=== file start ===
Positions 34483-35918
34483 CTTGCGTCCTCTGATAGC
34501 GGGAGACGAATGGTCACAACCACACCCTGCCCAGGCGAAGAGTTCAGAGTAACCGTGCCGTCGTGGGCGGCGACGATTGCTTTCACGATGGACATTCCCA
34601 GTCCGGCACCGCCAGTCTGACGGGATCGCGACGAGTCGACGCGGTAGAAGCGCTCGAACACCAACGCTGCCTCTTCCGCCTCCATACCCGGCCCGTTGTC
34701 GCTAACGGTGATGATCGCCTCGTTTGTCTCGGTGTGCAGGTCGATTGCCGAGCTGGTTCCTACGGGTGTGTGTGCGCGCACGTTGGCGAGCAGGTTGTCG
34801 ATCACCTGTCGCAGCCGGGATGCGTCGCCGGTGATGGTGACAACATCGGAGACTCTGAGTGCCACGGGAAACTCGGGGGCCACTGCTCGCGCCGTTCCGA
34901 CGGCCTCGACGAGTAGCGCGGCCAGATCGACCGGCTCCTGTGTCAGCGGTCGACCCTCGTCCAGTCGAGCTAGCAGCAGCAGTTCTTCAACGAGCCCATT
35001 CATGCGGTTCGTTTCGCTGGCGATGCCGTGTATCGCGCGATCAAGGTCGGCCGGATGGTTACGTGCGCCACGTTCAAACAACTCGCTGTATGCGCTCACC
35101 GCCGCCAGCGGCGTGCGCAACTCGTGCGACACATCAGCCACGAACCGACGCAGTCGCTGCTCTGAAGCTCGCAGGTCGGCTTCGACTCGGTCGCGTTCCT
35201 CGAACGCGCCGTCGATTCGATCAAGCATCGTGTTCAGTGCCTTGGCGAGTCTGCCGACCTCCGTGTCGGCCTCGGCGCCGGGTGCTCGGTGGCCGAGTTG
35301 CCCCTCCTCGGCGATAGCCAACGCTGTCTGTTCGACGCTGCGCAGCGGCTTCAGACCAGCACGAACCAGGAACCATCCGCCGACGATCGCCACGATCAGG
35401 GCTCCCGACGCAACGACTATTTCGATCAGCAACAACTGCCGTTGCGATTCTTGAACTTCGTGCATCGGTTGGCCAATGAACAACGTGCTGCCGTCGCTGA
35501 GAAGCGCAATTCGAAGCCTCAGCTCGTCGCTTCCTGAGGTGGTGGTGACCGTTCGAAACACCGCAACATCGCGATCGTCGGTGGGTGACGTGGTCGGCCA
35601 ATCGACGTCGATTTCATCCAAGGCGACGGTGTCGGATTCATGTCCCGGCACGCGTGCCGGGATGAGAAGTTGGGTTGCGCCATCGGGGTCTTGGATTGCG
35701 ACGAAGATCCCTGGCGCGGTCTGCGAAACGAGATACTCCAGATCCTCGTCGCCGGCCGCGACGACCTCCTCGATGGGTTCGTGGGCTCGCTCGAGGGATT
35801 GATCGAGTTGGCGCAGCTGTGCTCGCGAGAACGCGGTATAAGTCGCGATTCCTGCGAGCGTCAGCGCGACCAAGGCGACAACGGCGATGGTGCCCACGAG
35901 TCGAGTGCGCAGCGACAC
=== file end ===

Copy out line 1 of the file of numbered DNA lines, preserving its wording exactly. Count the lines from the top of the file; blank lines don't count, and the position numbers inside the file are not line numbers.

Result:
Positions 34483-35918